Around the holidays, we fixed the special nuts in tins and mugs that we found at garage or estate sales. Look for ones appropriate for the season. Look for clean, rust-free, undented tins. People particularly like ones with holiday scenes on them, but other designs make nice gift tins too. Don’t spend too much on these, or you will have to raise the price of the nuts.
      We advertised in the local Shopper’s Guide and people flocked in to buy these unique gifts.
  • Sort the nuts by size:
    To get the biggest nut meats for the spiced nuts, my husband used different strainers with different size grids, large and medium. The large grid let everything go through except the largest pieces. Those large nuts worked great in the spiced nut recipe.
  • Continue sifting using smaller and smaller grids:
    Now he had lots of smaller sizes of nut meats. Really just bits and pieces. So he shook them up in a strainer with a smaller size grid. The smaller grid lets the tiny pieces of shell and other debris fall through. Then these can be run through a strainer with even a smaller grid for the best results.nuts-med-strainer
  • Make sure they’re free of shells:
    Clyde dumps them into a white baking pan and searches for more shells that slipped through. Some tiny pieces of the shell stick to the nut meat and can be removed with tweezers. No one wants to bite into a piece of shell in their spiced nuts or Christmas baked goods.

    Clyde Martin preparing the nuts.

    Clyde Martin preparing the nuts.

    The shaking in the strainers seemed to bring out the oil in the nut meats, making them shiny and tastier. We loved the results of shell-free goodies. It brought return buyers who knew they could count on our product.

  • Offer a variety of flavored and plain nuts:
    With the medium-sized nut meats, we made candied nut clusters. Click on the link to get my recipe for these. We also sold a lot of plain nuts for people who liked to bake. Some would get the smaller nuts for this, but many wanted premium nuts to use in their Christmas cookies. The price of the plain nuts reflected the work we put into sorting and the demand for the holidays.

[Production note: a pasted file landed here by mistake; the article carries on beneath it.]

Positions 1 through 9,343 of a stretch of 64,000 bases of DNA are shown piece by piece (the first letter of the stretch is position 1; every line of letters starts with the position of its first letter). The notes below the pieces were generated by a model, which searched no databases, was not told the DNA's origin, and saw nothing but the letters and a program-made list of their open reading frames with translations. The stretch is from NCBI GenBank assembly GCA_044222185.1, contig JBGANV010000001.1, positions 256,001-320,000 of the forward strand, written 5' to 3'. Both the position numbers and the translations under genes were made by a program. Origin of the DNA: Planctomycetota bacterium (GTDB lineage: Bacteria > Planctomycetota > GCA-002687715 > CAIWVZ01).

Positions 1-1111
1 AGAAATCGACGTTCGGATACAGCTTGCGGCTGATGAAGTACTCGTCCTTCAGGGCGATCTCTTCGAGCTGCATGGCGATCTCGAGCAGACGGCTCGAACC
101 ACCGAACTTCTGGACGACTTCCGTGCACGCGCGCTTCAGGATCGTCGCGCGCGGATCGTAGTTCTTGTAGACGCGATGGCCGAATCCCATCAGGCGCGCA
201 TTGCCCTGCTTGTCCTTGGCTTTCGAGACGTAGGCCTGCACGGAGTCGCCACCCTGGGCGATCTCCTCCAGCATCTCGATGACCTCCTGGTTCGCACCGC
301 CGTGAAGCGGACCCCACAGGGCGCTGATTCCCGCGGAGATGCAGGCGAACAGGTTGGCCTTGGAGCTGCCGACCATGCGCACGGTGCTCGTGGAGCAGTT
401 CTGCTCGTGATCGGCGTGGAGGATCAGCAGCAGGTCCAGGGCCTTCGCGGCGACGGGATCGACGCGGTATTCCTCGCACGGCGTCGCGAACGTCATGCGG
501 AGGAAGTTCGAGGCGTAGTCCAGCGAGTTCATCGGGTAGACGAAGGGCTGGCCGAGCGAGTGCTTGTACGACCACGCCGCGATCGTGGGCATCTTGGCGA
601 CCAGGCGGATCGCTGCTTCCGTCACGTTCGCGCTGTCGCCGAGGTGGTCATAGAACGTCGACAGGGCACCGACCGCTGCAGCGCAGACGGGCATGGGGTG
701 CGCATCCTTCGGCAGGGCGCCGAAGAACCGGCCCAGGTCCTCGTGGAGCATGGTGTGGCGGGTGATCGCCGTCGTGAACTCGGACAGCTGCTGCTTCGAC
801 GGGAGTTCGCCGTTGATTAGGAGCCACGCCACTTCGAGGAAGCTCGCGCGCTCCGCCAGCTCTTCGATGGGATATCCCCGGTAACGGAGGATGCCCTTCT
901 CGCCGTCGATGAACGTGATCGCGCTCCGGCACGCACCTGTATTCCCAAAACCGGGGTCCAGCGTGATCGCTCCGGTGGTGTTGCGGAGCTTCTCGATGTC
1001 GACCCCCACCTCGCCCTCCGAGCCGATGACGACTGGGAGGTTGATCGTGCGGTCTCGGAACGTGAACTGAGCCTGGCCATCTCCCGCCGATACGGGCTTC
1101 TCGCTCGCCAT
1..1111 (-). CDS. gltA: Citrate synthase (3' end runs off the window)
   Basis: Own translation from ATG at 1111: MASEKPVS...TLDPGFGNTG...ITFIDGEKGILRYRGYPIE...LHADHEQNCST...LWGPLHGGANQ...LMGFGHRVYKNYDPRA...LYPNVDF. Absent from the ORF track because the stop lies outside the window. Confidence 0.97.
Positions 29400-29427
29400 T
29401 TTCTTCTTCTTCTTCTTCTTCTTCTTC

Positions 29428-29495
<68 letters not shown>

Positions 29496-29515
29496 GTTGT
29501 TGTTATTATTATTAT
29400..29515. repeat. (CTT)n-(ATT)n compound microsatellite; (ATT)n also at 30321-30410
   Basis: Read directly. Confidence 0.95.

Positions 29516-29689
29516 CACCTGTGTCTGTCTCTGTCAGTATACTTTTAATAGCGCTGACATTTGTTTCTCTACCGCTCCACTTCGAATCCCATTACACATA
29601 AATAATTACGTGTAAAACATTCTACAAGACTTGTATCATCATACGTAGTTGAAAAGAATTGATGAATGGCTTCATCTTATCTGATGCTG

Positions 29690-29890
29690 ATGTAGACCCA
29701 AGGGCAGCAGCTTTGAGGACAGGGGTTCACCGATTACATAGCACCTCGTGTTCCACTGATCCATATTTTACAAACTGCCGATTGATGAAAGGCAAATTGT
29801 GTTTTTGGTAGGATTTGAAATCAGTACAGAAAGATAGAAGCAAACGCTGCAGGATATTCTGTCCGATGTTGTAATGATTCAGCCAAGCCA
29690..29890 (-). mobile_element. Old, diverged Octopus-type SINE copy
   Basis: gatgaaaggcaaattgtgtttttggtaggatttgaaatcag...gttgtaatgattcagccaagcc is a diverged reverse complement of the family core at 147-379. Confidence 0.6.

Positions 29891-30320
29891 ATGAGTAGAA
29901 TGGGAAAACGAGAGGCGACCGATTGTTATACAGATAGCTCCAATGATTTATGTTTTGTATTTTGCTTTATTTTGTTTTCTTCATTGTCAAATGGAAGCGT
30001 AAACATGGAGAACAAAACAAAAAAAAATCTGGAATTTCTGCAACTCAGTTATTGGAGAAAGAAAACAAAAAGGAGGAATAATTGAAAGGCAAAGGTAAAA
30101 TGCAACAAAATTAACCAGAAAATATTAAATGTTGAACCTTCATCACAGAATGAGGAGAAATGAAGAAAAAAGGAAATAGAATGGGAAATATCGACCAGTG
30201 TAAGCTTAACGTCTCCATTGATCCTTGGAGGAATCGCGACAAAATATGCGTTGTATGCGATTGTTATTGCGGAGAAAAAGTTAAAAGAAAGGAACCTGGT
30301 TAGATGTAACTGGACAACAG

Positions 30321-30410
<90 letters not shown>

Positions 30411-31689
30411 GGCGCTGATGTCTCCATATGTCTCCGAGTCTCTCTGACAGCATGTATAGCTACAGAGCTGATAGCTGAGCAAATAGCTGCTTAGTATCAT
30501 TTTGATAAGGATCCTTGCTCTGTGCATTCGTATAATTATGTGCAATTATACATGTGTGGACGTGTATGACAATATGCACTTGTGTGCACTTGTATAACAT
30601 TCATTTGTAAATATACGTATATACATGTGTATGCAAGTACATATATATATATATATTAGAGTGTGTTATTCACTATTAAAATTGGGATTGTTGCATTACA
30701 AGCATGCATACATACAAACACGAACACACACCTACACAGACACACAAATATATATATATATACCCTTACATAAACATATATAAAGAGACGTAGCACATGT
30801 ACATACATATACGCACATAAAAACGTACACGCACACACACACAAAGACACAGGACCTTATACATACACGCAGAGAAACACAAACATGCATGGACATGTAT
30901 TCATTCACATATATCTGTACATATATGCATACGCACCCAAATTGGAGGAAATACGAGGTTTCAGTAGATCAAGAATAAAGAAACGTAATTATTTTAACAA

sugared nuts for Christmas

    Treat your loved ones to homemade sugared nuts. (photo courtesy of Pixabay)

  • Store them: We stored the spiced nuts and the different candied nuts in the large, empty ice cream buckets until we were ready to fill gift tins and mugs.
  • When we filled the tins, we divided the different candied and spiced nuts using foil cupcake liners.
  • For the mugs, line one with plastic wrap and fill with nuts. Pull the loose ends of the wrap up to twist. Tie it at the twisted area with colorful Christmas ribbon. Use scissors to curl the ribbon.
  • When someone responded to the Shopper’s Guide advertisement, we set out a display of the different nuts in tins and cups on our dining room table. Try to make it festive and appealing.
Tips: These also make great gifts for the family. Fill some of your own fancy dishes that are sitting in the cupboards collecting dust. It’s one way to pass on an heirloom piece of china to your grandchildren.
Cinnamon Star cookies with lots of nuts for Christmas

Cinnamon Star cookies with lots of nuts for Christmas

Christmas Crafts with Gail Lee Martin

“I think mom, Gail Lee Martin made fabric balls like this one Christmas. Reminds me of the many Christmas projects both Dad and Mom worked together on. Like the yarn candy cane and the Santa head. Both were very nicely put together. They had to start early in the year to get them all made.”  – Cynthia Ross


Here’s a YouTube video tutorial for making these no-sew folded fabric ornament balls. They give a quilted look but there’s no glue or sewing required. Just cut, fold and pin the fabric.  

Here are more of Gail and Clyde’s Christmas crafts:

Make a Candy Cane Wall Hanging from Yarn. This is an earlier blog post, in case you missed it.  It uses yarn to create a huge candy can to hang on your door or on the wall.


This reindeer ornament is made from gluing 3 wooden clothespins together. Two serve as the legs and the one pointing upwards makes the antlers. Glue on felt to serve as the tail, the nose and a bit of Christmas holly. Some googly eyes and a string to hang it. Really cute!